Trust objectors on the other hand justify their position by a statement that trust is a hidden agenda to which the people transfer financial means and other assets in order to hide them from fraudulent conduct of their settlors and from legal pressure on the part of the existing or future creditors - through which the Asset Protection Trust is allegedly immoral.
A Charitable Trust is an excellent tool for tax planning or for administration of the assets which are to be used for humanitarian purposes. A number of countries of the world allow to include a part of the means which are remitted by a company to humanitarian purposes (into a trust or foundation) into the costs of the company where they can be treated as a tax-deductible item. Charitable trusts are established for example for the support of culture, humanitarian projects, literature, cultural heritage, religious matters, school system, hospitals, churches, museums and a number of similar purposes when the trust settlors transfer a part or all of their assets to these trusts and the trust benefits are distributed according to the wishes of the settlors or according to their Wills (Letters of Wishes).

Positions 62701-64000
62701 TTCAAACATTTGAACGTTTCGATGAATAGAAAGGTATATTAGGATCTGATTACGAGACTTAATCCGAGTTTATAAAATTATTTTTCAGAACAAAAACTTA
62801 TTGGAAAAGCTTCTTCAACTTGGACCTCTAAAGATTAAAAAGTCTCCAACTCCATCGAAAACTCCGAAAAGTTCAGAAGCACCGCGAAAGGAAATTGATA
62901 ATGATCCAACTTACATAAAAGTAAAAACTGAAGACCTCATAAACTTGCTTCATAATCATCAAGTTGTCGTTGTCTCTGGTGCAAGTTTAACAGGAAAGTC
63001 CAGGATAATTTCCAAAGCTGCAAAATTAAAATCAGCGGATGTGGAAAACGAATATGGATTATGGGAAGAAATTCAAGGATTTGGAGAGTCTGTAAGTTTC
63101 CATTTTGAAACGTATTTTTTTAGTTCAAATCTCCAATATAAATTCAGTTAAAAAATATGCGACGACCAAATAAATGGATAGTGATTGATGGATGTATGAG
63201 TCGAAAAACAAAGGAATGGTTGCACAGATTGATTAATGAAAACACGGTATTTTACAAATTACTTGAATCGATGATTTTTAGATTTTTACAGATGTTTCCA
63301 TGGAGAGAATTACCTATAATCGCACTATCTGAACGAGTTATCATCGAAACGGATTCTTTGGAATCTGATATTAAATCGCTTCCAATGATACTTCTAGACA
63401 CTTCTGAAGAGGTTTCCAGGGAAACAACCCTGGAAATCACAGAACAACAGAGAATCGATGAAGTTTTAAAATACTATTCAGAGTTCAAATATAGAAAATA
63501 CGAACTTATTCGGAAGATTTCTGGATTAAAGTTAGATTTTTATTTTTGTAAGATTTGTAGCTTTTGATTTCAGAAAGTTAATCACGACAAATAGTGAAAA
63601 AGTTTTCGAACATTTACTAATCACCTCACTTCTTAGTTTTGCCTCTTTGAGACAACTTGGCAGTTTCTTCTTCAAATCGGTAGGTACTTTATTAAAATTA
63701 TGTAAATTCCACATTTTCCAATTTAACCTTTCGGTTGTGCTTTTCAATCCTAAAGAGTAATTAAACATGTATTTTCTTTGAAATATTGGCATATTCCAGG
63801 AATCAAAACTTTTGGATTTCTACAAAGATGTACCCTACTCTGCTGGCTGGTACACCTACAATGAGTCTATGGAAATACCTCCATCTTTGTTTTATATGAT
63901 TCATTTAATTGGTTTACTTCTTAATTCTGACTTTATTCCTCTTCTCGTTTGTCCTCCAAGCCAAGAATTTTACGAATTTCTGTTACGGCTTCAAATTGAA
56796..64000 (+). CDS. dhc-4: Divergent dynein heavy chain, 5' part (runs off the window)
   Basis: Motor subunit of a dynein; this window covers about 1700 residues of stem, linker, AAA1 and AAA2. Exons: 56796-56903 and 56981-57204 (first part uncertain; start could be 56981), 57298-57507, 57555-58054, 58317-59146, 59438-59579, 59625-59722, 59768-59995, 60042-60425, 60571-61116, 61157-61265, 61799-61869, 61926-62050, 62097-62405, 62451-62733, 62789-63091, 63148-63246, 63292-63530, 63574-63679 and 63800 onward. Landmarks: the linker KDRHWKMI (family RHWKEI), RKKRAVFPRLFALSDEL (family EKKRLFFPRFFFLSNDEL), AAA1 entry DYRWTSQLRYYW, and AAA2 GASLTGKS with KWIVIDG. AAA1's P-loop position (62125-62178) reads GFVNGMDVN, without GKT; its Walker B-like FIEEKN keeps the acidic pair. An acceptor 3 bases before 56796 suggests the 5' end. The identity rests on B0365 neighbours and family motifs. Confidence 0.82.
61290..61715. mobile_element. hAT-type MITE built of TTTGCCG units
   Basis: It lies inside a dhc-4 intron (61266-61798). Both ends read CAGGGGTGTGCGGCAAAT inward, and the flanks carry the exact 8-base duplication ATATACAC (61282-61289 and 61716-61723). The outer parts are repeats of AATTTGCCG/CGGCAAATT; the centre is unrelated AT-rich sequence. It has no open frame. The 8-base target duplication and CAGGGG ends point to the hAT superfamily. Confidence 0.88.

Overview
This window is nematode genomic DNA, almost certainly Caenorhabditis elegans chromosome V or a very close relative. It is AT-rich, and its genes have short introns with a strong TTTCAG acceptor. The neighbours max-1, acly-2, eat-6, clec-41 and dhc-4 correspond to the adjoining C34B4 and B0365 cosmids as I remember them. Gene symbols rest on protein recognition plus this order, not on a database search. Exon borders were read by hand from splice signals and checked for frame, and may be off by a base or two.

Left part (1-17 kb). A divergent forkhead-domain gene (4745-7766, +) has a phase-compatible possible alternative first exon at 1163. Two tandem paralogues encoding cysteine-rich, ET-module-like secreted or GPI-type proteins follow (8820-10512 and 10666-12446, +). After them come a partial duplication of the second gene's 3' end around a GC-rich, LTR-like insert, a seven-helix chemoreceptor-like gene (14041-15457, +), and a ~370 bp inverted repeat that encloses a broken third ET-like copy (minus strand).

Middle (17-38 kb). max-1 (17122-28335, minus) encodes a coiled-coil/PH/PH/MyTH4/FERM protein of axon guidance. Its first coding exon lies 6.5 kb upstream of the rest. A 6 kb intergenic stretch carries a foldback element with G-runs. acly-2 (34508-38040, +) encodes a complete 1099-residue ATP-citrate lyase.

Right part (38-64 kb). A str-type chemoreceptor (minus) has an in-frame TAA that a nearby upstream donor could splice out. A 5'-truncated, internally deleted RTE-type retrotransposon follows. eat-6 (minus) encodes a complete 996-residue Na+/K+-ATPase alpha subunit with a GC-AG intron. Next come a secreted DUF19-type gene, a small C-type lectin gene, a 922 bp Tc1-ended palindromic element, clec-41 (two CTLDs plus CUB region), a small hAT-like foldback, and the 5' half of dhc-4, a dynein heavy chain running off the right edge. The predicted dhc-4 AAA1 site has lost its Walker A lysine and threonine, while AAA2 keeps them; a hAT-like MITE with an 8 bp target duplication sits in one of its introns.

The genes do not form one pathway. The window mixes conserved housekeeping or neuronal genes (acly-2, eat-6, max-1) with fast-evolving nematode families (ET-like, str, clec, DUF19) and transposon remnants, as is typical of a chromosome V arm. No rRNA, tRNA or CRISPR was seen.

As it is quite common, this type of trust can be established for purposes beneficial to the entire community, such as fighting poverty, support of education or religion, fostering, keeping and protection of human rights, protection of nature or cultural heritage. Nevertheless, this type of trust can also be established for the support of specific particular individuals or persons, including persons relative with the trust settlor. Classical trusts established for public purposes include trusts established in favour of museums, galleries, poorhouses and other not-for-profit and public-benefit organisations, foundations and other community formations or groups.